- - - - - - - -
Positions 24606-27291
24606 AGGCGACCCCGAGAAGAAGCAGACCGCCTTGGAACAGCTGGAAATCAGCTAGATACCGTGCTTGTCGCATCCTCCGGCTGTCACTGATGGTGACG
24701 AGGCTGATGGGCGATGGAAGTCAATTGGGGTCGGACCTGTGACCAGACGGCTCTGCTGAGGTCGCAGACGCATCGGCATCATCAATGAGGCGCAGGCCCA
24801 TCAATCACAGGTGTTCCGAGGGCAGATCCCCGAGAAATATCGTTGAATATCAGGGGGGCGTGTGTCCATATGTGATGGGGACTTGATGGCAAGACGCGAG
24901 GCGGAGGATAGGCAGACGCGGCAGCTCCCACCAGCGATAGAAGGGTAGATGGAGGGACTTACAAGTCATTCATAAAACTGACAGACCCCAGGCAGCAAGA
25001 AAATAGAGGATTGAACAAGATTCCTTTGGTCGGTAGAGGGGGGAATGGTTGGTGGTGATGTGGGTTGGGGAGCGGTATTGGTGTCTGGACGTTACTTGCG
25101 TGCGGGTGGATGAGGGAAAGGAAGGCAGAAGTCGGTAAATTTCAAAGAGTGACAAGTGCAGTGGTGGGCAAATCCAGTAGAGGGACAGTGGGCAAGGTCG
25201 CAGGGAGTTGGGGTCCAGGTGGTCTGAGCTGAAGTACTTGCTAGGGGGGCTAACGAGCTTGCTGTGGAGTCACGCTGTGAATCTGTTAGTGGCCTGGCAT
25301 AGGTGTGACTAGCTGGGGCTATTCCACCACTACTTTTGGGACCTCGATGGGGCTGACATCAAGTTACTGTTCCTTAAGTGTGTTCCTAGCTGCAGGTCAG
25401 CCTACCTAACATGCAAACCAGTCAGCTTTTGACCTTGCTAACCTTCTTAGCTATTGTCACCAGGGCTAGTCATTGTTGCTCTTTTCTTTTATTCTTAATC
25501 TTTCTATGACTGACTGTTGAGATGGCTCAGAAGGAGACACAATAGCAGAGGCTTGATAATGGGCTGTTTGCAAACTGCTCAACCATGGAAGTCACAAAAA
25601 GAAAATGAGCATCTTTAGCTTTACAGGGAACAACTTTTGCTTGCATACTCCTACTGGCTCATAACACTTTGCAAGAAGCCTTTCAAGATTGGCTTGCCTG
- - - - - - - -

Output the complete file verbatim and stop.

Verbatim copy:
Positions 24606-27291
24606 AGGCGACCCCGAGAAGAAGCAGACCGCCTTGGAACAGCTGGAAATCAGCTAGATACCGTGCTTGTCGCATCCTCCGGCTGTCACTGATGGTGACG
24701 AGGCTGATGGGCGATGGAAGTCAATTGGGGTCGGACCTGTGACCAGACGGCTCTGCTGAGGTCGCAGACGCATCGGCATCATCAATGAGGCGCAGGCCCA
24801 TCAATCACAGGTGTTCCGAGGGCAGATCCCCGAGAAATATCGTTGAATATCAGGGGGGCGTGTGTCCATATGTGATGGGGACTTGATGGCAAGACGCGAG
24901 GCGGAGGATAGGCAGACGCGGCAGCTCCCACCAGCGATAGAAGGGTAGATGGAGGGACTTACAAGTCATTCATAAAACTGACAGACCCCAGGCAGCAAGA
25001 AAATAGAGGATTGAACAAGATTCCTTTGGTCGGTAGAGGGGGGAATGGTTGGTGGTGATGTGGGTTGGGGAGCGGTATTGGTGTCTGGACGTTACTTGCG
25101 TGCGGGTGGATGAGGGAAAGGAAGGCAGAAGTCGGTAAATTTCAAAGAGTGACAAGTGCAGTGGTGGGCAAATCCAGTAGAGGGACAGTGGGCAAGGTCG
25201 CAGGGAGTTGGGGTCCAGGTGGTCTGAGCTGAAGTACTTGCTAGGGGGGCTAACGAGCTTGCTGTGGAGTCACGCTGTGAATCTGTTAGTGGCCTGGCAT
25301 AGGTGTGACTAGCTGGGGCTATTCCACCACTACTTTTGGGACCTCGATGGGGCTGACATCAAGTTACTGTTCCTTAAGTGTGTTCCTAGCTGCAGGTCAG
25401 CCTACCTAACATGCAAACCAGTCAGCTTTTGACCTTGCTAACCTTCTTAGCTATTGTCACCAGGGCTAGTCATTGTTGCTCTTTTCTTTTATTCTTAATC
25501 TTTCTATGACTGACTGTTGAGATGGCTCAGAAGGAGACACAATAGCAGAGGCTTGATAATGGGCTGTTTGCAAACTGCTCAACCATGGAAGTCACAAAAA
25601 GAAAATGAGCATCTTTAGCTTTACAGGGAACAACTTTTGCTTGCATACTCCTACTGGCTCATAACACTTTGCAAGAAGCCTTTCAAGATTGGCTTGCCTG